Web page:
I sought help from local parenting educator Yvonne Gustafson (aka Dr. Y) when I was going through my toddler-related frustrations with my younger son, and I loved the way she gave me the understanding (and the words) I needed to navigate those very trying situations. So I asked Dr. Y., co-author of Tools for the Toddler Years if she would be willing to address some of YOUR frustrations too. I collected your comments and sent them to her. Here is her letter to you:
Dear Real Mom Nutrition readers,
The parenting challenges many of you shared in the comments are exactly the challenges that inspired us to write this book—which means, just to make sure you are hearing it, you are not alone. The challenges are common, they are normal, but nonetheless: challenges.
As your comments reflect, young children have intense feelings and physical reactions, and while we treasure their uninhibited love and spontaneous joy, to be in the face of the big emotions that we have been taught to contain or avoid (like anger) can flood us with our own strong emotions. As children share their unfiltered response to inconvenience, hunger and tiredness, we can feel overwhelmed. This is when it is helpful to remember that young brains do not yet have the “hardware” to moderate intensity of expression.
I’ve found that when parents have a better understanding of what’s going on inside the brain, body and heart of the child, developmentally, it not only eases the frustration and confusion they feel, but provides a starting point for problem-solving.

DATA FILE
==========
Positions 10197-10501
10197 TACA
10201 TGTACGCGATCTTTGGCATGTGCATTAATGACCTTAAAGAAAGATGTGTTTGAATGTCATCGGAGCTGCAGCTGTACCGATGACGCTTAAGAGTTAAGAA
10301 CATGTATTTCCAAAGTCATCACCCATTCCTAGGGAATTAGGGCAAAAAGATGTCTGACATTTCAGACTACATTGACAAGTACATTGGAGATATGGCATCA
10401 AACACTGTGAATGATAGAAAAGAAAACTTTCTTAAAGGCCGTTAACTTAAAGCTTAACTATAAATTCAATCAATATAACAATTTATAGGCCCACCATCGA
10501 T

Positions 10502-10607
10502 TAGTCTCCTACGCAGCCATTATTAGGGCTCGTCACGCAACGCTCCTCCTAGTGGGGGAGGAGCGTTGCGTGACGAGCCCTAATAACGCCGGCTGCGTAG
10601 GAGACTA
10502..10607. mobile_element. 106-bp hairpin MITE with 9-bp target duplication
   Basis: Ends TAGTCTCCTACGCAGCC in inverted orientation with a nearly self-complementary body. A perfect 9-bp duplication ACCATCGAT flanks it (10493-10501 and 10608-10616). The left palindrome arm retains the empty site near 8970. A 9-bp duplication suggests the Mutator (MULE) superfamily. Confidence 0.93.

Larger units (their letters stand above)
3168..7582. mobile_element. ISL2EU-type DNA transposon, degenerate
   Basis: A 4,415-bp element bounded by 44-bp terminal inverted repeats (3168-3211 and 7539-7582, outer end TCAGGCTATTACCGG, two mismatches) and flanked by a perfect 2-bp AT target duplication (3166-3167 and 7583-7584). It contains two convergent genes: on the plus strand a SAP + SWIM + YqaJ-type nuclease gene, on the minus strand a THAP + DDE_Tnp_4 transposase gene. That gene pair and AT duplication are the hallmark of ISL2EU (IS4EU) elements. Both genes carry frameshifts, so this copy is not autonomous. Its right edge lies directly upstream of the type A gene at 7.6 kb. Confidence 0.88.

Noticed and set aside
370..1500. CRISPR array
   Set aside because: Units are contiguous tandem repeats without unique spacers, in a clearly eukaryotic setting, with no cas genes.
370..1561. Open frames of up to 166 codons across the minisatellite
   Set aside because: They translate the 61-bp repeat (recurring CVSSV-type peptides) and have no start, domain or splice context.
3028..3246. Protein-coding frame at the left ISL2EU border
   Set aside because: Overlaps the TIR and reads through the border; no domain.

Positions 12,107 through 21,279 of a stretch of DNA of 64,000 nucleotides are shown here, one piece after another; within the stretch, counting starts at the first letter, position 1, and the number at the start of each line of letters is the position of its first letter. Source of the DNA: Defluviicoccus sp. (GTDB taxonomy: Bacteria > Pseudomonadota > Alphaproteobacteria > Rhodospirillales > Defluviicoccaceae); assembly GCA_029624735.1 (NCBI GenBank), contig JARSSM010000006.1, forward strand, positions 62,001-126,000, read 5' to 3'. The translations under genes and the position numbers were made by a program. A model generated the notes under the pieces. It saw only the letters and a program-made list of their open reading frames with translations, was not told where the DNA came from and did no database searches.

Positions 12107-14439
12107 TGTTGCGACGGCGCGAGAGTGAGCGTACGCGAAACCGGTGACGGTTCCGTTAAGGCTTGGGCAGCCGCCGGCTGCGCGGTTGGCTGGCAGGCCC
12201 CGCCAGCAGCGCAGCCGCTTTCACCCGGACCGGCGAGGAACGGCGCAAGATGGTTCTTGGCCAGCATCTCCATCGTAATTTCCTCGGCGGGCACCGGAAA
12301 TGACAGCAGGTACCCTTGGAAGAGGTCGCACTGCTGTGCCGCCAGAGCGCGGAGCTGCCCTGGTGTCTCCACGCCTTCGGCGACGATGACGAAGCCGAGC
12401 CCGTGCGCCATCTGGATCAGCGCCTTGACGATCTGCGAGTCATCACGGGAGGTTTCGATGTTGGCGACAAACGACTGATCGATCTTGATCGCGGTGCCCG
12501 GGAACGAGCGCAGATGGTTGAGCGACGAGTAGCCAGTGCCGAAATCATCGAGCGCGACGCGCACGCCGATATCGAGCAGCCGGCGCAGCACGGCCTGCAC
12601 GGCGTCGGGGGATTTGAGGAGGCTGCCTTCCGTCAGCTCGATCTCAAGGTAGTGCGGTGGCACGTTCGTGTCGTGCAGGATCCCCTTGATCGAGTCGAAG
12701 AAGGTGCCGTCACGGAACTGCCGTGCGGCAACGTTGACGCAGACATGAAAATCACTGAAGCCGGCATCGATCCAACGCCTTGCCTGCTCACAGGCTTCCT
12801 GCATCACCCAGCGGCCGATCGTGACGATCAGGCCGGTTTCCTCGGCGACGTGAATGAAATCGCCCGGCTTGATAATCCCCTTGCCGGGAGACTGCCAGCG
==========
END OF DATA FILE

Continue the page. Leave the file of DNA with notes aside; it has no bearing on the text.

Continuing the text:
For example, the toddler brain is twice as active as your brain, and it is learning, making complex associations and acquiring language at a breakneck pace. It is open and receptive, yet also without blinders or the capability to prioritize, categorize or anticipate. The abilities you unconsciously rely on every single day—time, memory, order, prediction, self-regulation—are simply not available to the toddler. From this developmental picture you can see why the toddler:
- can be easily overwhelmed (and may break down even when he is doing something fun)
- can shift in an instant (unable to anticipate her needs, she is never getting hungry, she just is hungry)
- can be challenged by waiting (without an understanding of time, he cannot grasp the reason for waiting nor can he look forward to the future pay-off—these coping skills we use every day, are not available for him)
- cannot control, manage or be talked out of her emotions
As parents, we don’t attempt to remove these challenges. We support and guide our children through the challenges and plant the seeds of learning. As someone who plans mealtimes and naptimes, you, of course, know that at this age we help to predict and manage their physical needs, but we can also support by:
- Preparing them for the routine (but, to them, unpredictable) stops and starts of the day by reporting what’s next: “We will put on your shoes, then get in the car and go to the store”
- Giving them some sense of control by offering two acceptable choices: “Blue shoes or white shoes?”
- Modeling by working in parallel: “Mommy’s got her shoes on, too”
- Showing a positive future: “At the store, you can help me find your favorite yogurt”
- Supporting the wait: Songs, stories, toys, your loving attention
- Creating a mental picture of positive behavior: It is more helpful to tell a child, “remember, you will do [positive],” than it is to tell him, “Don’t do [negative]!”
- Giving words to feelings: “You are sad that we cannot stay!”
But, always, one of the best ways to support your children is to support yourself. The very active toddler years can challenge the stamina of any person, and a rested and fed parent has more reserves to bring to the ebb and flow of a day. If you are reading this blog, clearly you care a great deal about feeding your family well. I encourage you to offer that same sense of care to yourself—feed your mind, feed your body and feed your spirit.
My best to you,
For more advice from Dr. Y on parenting topics including separation anxiety, preschool readiness, and discipline strategies, visit Your Parenting Matters.
Illustrations by Greg Bonnell
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